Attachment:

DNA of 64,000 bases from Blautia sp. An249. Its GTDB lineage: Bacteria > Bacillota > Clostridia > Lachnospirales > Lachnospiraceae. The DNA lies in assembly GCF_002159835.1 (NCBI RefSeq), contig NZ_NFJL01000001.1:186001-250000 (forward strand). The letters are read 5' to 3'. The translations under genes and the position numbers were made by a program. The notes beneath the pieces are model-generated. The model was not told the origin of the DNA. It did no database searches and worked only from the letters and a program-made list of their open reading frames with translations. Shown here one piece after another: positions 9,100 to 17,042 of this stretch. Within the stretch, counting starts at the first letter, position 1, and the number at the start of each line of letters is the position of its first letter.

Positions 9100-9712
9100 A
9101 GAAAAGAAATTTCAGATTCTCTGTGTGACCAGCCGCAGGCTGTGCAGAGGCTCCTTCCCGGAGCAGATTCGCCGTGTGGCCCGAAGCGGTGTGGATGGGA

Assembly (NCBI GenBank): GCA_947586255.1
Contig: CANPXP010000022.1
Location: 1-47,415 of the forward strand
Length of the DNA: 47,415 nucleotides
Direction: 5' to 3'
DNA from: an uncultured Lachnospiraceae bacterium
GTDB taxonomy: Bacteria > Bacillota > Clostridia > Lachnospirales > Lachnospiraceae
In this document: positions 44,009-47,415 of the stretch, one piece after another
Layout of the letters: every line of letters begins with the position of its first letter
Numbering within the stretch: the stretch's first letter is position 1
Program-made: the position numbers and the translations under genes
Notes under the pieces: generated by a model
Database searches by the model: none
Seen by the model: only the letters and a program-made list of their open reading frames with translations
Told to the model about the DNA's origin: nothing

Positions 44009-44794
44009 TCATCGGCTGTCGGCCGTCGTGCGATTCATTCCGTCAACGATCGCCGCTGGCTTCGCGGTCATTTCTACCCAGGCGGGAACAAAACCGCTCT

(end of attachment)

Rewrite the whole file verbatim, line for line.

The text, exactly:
DNA of 64,000 bases from Blautia sp. An249. Its GTDB lineage: Bacteria > Bacillota > Clostridia > Lachnospirales > Lachnospiraceae. The DNA lies in assembly GCF_002159835.1 (NCBI RefSeq), contig NZ_NFJL01000001.1:186001-250000 (forward strand). The letters are read 5' to 3'. The translations under genes and the position numbers were made by a program. The notes beneath the pieces are model-generated. The model was not told the origin of the DNA. It did no database searches and worked only from the letters and a program-made list of their open reading frames with translations. Shown here one piece after another: positions 9,100 to 17,042 of this stretch. Within the stretch, counting starts at the first letter, position 1, and the number at the start of each line of letters is the position of its first letter.

Positions 9100-9712
9100 A
9101 GAAAAGAAATTTCAGATTCTCTGTGTGACCAGCCGCAGGCTGTGCAGAGGCTCCTTCCCGGAGCAGATTCGCCGTGTGGCCCGAAGCGGTGTGGATGGGA

Assembly (NCBI GenBank): GCA_947586255.1
Contig: CANPXP010000022.1
Location: 1-47,415 of the forward strand
Length of the DNA: 47,415 nucleotides
Direction: 5' to 3'
DNA from: an uncultured Lachnospiraceae bacterium
GTDB taxonomy: Bacteria > Bacillota > Clostridia > Lachnospirales > Lachnospiraceae
In this document: positions 44,009-47,415 of the stretch, one piece after another
Layout of the letters: every line of letters begins with the position of its first letter
Numbering within the stretch: the stretch's first letter is position 1
Program-made: the position numbers and the translations under genes
Notes under the pieces: generated by a model
Database searches by the model: none
Seen by the model: only the letters and a program-made list of their open reading frames with translations
Told to the model about the DNA's origin: nothing

Positions 44009-44794
44009 TCATCGGCTGTCGGCCGTCGTGCGATTCATTCCGTCAACGATCGCCGCTGGCTTCGCGGTCATTTCTACCCAGGCGGGAACAAAACCGCTCT